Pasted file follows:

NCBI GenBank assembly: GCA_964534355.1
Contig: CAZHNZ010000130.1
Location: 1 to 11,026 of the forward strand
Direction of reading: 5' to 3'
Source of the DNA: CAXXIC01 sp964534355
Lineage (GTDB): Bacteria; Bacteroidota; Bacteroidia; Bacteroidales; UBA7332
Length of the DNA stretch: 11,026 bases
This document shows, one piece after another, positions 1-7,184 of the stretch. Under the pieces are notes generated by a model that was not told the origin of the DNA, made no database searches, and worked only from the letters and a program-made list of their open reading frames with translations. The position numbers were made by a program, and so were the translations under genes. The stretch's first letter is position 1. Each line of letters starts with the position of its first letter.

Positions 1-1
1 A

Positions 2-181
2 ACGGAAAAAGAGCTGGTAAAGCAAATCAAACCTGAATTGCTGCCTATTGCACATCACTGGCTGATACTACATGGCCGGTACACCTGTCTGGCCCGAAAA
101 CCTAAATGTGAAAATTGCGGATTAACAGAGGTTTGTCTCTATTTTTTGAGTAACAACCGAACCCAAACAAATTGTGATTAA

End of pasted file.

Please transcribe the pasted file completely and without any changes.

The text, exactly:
NCBI GenBank assembly: GCA_964534355.1
Contig: CAZHNZ010000130.1
Location: 1 to 11,026 of the forward strand
Direction of reading: 5' to 3'
Source of the DNA: CAXXIC01 sp964534355
Lineage (GTDB): Bacteria; Bacteroidota; Bacteroidia; Bacteroidales; UBA7332
Length of the DNA stretch: 11,026 bases
This document shows, one piece after another, positions 1-7,184 of the stretch. Under the pieces are notes generated by a model that was not told the origin of the DNA, made no database searches, and worked only from the letters and a program-made list of their open reading frames with translations. The position numbers were made by a program, and so were the translations under genes. The stretch's first letter is position 1. Each line of letters starts with the position of its first letter.

Positions 1-1
1 A

Positions 2-181
2 ACGGAAAAAGAGCTGGTAAAGCAAATCAAACCTGAATTGCTGCCTATTGCACATCACTGGCTGATACTACATGGCCGGTACACCTGTCTGGCCCGAAAA
101 CCTAAATGTGAAAATTGCGGATTAACAGAGGTTTGTCTCTATTTTTTGAGTAACAACCGAACCCAAACAAATTGTGATTAA